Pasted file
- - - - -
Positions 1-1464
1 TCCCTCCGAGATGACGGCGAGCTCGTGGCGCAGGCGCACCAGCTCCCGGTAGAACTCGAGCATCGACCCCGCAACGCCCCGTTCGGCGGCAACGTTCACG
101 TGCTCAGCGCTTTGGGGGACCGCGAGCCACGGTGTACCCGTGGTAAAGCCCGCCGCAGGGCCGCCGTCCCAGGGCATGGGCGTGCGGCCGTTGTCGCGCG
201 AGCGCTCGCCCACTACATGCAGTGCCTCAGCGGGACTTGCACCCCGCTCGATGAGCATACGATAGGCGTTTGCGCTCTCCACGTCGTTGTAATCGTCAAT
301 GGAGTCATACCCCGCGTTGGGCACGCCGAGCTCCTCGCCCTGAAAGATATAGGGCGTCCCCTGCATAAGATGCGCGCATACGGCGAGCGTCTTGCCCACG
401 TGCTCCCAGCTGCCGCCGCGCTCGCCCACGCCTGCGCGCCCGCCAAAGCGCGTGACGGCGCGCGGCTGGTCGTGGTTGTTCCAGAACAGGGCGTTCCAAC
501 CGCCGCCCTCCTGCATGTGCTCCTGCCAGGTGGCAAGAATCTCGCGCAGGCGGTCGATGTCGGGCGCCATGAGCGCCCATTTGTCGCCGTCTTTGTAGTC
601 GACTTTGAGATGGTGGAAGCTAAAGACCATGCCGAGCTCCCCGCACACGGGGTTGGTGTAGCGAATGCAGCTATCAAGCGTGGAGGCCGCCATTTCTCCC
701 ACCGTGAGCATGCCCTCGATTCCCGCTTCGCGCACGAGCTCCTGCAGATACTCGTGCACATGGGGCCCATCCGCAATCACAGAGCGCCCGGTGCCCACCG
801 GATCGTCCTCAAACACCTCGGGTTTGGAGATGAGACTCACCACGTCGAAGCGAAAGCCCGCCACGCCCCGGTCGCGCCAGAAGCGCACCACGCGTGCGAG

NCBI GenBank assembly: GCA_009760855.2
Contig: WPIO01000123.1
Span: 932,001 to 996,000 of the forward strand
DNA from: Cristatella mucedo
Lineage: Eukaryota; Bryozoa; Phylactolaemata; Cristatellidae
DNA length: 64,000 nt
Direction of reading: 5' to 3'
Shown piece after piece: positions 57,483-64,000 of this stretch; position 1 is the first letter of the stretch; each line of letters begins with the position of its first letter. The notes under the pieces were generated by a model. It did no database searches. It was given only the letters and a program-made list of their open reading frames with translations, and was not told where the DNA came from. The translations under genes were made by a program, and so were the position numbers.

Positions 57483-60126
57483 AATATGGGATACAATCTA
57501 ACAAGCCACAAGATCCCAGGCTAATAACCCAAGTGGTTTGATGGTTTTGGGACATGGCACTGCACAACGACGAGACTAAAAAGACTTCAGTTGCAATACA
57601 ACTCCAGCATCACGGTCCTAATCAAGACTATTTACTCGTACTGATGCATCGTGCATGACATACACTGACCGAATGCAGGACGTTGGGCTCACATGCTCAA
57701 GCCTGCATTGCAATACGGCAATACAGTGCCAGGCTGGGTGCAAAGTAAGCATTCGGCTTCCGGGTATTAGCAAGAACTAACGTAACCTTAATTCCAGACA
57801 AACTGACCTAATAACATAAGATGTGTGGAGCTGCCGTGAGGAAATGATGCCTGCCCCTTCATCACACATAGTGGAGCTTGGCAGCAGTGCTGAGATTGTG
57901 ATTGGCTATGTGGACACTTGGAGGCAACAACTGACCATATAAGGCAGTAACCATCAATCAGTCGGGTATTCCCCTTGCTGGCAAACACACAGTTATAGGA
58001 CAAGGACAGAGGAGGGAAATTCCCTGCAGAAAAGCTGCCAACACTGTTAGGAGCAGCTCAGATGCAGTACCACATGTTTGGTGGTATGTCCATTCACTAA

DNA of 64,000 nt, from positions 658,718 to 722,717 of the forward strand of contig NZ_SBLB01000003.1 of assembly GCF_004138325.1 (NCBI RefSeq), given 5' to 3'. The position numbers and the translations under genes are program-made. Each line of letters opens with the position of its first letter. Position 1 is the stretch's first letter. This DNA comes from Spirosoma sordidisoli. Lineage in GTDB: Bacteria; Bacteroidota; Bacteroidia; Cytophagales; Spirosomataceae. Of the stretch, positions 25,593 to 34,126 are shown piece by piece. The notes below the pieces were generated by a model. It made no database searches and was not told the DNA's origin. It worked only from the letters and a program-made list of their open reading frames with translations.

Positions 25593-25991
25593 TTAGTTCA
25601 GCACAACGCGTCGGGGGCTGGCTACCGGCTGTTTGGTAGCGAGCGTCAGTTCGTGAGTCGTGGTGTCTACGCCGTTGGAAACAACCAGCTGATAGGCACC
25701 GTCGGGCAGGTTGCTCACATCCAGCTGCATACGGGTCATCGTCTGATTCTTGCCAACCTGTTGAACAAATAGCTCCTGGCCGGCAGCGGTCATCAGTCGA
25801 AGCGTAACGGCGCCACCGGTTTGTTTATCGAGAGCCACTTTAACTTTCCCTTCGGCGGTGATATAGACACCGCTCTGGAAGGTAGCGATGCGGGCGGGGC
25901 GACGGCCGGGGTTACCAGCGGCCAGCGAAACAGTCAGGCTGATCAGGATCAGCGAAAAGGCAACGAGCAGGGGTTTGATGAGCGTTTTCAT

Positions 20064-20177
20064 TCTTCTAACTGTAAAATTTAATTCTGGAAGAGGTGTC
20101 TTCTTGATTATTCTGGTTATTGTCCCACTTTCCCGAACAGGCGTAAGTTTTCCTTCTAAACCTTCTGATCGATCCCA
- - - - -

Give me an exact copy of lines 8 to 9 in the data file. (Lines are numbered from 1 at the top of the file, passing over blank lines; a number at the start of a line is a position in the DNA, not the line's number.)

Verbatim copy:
601 GACTTTGAGATGGTGGAAGCTAAAGACCATGCCGAGCTCCCCGCACACGGGGTTGGTGTAGCGAATGCAGCTATCAAGCGTGGAGGCCGCCATTTCTCCC
701 ACCGTGAGCATGCCCTCGATTCCCGCTTCGCGCACGAGCTCCTGCAGATACTCGTGCACATGGGGCCCATCCGCAATCACAGAGCGCCCGGTGCCCACCG